Regents Raise Fees, Employee Salaries

Fees for students at the University of California will increase again under the budget proposal approved by the UC Regents during their Nov. 16 and 17 meeting at UC Berkeley. Meanwhile, UC employees will receive what the UC Office of the President calls ‘modest annual salary increases.’
Resident undergraduate students will have their fees increased by 8 percent ($492), which will bring the average UC undergraduate student’s fees to $7, 294.
Resident graduate students will see a 10 percent ($690) increase in fees, bringing their average total fees to $9,398.
Professional students will have a 5 percent ($358) increase. Combined with a temporary two-year fee increase of $1,050 approved last year, total fees for professional students will range from $12,092 to $28,871, depending on what program a student is enrolled in.
This marks the fifth consecutive year of fee increases for UC students. Whereas undergraduate students entering the UC in 2002 paid about $4,300 in fees, students entering the school now will pay about $3,000 more.
In the meeting, regents also sought to keep UC executive salaries competitive by providing salary increases of 2.5 percent.
‘Even with this year’s merit increases, the salaries of many senior UC managers still significantly fall below market,’ according to a UC Office of the President press release. ‘For example, the current average UC chancellor salary of $312,370 lags the average salary of UC’s full group of 26 comparison institutions ($415,798) by 33 percent, and lags the average salary of UC’s private university competitors ($547,343) by 75 percent.’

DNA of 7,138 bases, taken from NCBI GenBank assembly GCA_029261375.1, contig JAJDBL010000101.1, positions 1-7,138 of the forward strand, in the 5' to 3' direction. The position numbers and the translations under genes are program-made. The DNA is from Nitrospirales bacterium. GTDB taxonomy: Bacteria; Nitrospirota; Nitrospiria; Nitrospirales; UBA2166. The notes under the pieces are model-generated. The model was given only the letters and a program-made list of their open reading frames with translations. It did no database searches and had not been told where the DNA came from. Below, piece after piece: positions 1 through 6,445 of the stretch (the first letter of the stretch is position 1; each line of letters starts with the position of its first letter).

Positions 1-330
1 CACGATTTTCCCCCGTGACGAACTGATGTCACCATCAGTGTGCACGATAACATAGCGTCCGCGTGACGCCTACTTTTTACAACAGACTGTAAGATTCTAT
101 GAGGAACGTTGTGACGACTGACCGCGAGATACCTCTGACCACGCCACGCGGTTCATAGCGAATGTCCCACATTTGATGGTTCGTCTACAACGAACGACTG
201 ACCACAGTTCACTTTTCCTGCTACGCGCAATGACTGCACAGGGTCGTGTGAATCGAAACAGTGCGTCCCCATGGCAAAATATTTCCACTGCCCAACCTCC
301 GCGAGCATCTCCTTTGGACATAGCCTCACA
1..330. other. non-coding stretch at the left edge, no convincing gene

These statistics may give the false impression that the average UC chancellor salary is 33 percent less than at the comparison institutions and 75 percent less than at the private university competitors.
The average UC chancellor salary is actually 24.9 percent less than the $415,798 cited for the 26 comparison institutions. Similarly, the average UC chancellor’s salary is 42.9 percent less than the private university competitors.
UC Irvine Chancellor Michael Drake currently receives $350,000, which is 15.8 percent less than the average salary at the comparison institutions. Former UCI Chancellor Ralph Ciccerone received a $280,700 salary, but this amount was raised when Drake took the position so that he would not be forced to take a salary cut when assuming his new job as chancellor. Drake made $350,000 in his prior position as vice president of health affairs for the UC.
Nonexecutive employees are also slated to receive slight raises. UC staff employees not covered by union contracts already received general salary increases based on a 3.5 percent funding pool on Oct. 1. Increases for union employees are governed by collective bargaining agreements.
During the meeting, the Regents also approved RE-61, a proposal ‘aimed at ensuring competitive compensation and benefits for all UC faculty and staff.’
One controversial provision of this proposal concerned the use of private funds to supplement salaries of UC executives. Discussion of this provision was not allowed at the Nov. 16 and 17 meetings.
‘Much of the attention to RE-61 has focused on just one part of the proposal